The opposite bank of the invisible river turned a sudden red and its waves glittered like needles, throwing what looked like willows into stark silhouette. A large crimson fire was burning in a distant field, its towering smoke threatening to scorch the deep violet of the sky. The flame was more transparent red than a ruby, more exquisite than lithium.
‘I wonder what’s causing that fire,’ said Giovanni. ‘What could be burning to give off a flame as red as that?’
‘It’s Scorpio’s fire,’ replied Campanella, his head buried in his map.
‘Oh I know about Scorpio’s fire,’ said Kaoru.
‘So what is it then?’ asked Giovanni.
‘Scorpio burnt to death. My father told me millions of times that the fire burns to this very day.’
‘A scorpion’s an insect, right?’
‘Uh huh, it is. But it’s a nice insect.’
‘A scorpion’s not a nice insect! I saw one in alcohol at the museum. He’s got a huge stinger on his tail, and the teacher said if he stings you, you die!’
‘I know, but he’s still a nice insect. My father told me that a long long time ago Scorpio lived in Valdola Vale and he survived by killing teeny bugs and eating them up. Then one day he was caught by a weasel and it looked like he was going to be eaten all up himself. He tried to get away with all his might and he was about to be pinned down by the weasel when he saw this well and he fell right down into it, and there was no way in the world he could get back up, so it looked like he was going to drown for sure. So then he began to pray…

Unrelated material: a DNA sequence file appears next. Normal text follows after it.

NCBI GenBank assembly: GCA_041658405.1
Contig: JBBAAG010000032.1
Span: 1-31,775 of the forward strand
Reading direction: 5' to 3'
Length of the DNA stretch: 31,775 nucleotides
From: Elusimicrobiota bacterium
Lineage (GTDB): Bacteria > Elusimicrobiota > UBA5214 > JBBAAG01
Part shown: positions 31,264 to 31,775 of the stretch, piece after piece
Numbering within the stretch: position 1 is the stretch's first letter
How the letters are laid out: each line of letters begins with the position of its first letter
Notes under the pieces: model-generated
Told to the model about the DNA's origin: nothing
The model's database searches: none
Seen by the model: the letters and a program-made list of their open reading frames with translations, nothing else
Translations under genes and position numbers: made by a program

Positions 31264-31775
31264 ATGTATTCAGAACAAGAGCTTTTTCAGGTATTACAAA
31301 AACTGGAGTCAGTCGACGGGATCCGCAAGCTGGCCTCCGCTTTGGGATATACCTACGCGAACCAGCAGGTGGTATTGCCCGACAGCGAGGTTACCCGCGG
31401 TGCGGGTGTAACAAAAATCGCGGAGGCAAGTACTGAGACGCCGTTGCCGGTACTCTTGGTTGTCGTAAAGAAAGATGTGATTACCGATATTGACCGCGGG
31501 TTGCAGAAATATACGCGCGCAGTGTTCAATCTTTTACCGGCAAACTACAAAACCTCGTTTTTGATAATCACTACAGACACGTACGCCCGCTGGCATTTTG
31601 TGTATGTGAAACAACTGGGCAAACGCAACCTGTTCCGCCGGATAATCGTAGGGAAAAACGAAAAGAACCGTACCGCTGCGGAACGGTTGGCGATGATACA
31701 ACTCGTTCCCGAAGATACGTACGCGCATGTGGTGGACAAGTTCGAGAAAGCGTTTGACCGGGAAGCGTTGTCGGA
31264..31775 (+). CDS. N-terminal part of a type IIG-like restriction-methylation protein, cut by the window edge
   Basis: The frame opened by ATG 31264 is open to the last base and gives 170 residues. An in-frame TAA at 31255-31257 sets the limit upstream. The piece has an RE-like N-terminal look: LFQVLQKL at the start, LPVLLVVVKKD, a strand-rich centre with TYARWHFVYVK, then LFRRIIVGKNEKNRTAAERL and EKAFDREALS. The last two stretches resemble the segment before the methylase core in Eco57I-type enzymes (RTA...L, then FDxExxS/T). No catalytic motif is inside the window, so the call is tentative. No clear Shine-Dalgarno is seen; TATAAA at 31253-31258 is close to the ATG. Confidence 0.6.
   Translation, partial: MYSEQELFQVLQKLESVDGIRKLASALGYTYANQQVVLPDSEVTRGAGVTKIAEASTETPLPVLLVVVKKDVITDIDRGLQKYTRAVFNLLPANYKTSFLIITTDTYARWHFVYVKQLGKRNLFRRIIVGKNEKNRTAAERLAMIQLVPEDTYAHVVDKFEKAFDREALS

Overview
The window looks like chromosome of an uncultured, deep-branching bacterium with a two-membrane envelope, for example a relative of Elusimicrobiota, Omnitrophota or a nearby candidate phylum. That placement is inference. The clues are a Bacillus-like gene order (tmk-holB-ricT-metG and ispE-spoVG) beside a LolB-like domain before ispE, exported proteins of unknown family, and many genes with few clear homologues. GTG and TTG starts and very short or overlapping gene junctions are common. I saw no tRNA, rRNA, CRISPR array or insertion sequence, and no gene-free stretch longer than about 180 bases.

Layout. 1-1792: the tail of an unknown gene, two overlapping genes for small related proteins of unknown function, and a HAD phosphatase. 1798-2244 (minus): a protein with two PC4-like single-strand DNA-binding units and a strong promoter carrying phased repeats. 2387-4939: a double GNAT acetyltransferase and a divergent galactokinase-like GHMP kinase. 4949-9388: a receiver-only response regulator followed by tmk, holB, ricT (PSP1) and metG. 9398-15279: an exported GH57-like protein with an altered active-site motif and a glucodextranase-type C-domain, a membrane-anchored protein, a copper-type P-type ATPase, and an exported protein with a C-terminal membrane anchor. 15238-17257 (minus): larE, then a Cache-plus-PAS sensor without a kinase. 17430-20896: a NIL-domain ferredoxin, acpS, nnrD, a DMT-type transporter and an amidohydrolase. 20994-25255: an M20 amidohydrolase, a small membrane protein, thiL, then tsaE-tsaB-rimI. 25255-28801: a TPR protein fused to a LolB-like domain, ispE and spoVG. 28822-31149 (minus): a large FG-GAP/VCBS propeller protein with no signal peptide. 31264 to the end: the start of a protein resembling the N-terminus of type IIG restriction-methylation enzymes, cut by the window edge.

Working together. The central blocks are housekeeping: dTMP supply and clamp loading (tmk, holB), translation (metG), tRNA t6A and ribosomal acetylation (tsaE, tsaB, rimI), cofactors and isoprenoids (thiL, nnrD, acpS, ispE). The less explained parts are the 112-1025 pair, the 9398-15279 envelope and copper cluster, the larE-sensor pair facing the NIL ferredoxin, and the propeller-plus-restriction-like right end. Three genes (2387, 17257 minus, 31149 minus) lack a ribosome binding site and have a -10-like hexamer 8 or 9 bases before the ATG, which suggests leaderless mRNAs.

Oh, I can’t remember how many living creatures I have killed in my lifetime, but now I found myself trapped by the weasel and running for my own life. Woe is me! Everything is so risky in life. Why didn’t I just give my body to the weasel and be done with it? If I had, at least he would have been able to live another day.
Dear God, please look into my heart and in the next life don’t throw away my life in vain like this, but use my body for the good and happiness of all!
‘That’s what he said. And Scorpio saw his body turn bright red and burn into a beautiful flame, lighting up the darkness of the night sky! And he’s burning now too, that’s what my father said. That fire…it must be him.’
‘Sure, look! The triangular signs are lined up exactly in the shape of a scorpion.’
Giovanni could clearly see beyond the tower of fire…three signs making up a scorpion’s front legs with five others nearer to him forming the tail with a hook in its stinger. The red flame burned brightly without so much as a crackle.
Wow. Well, that was certainly both a dramatic and extraordinarily dense episode – what an overload of information to try and make sense of. Some of the connections Ikuhara drew for us seem pretty clear. Tabuki lost Momoko in what looks like a lightly fictionalized version of the 1995 Sarin gas attacks. He seems to blame himself, and he and Yuri would certainly be in a position to be plotting for revenge now. Sho and Kanba’s parents (or are they) were involved in the group that executed the attacks, so Shouma blames himself for Momoko’s death. The group is either Pingroup or closely connected to it, and both the parents were involved in a “Antarctic Defense Group” at some point in the past.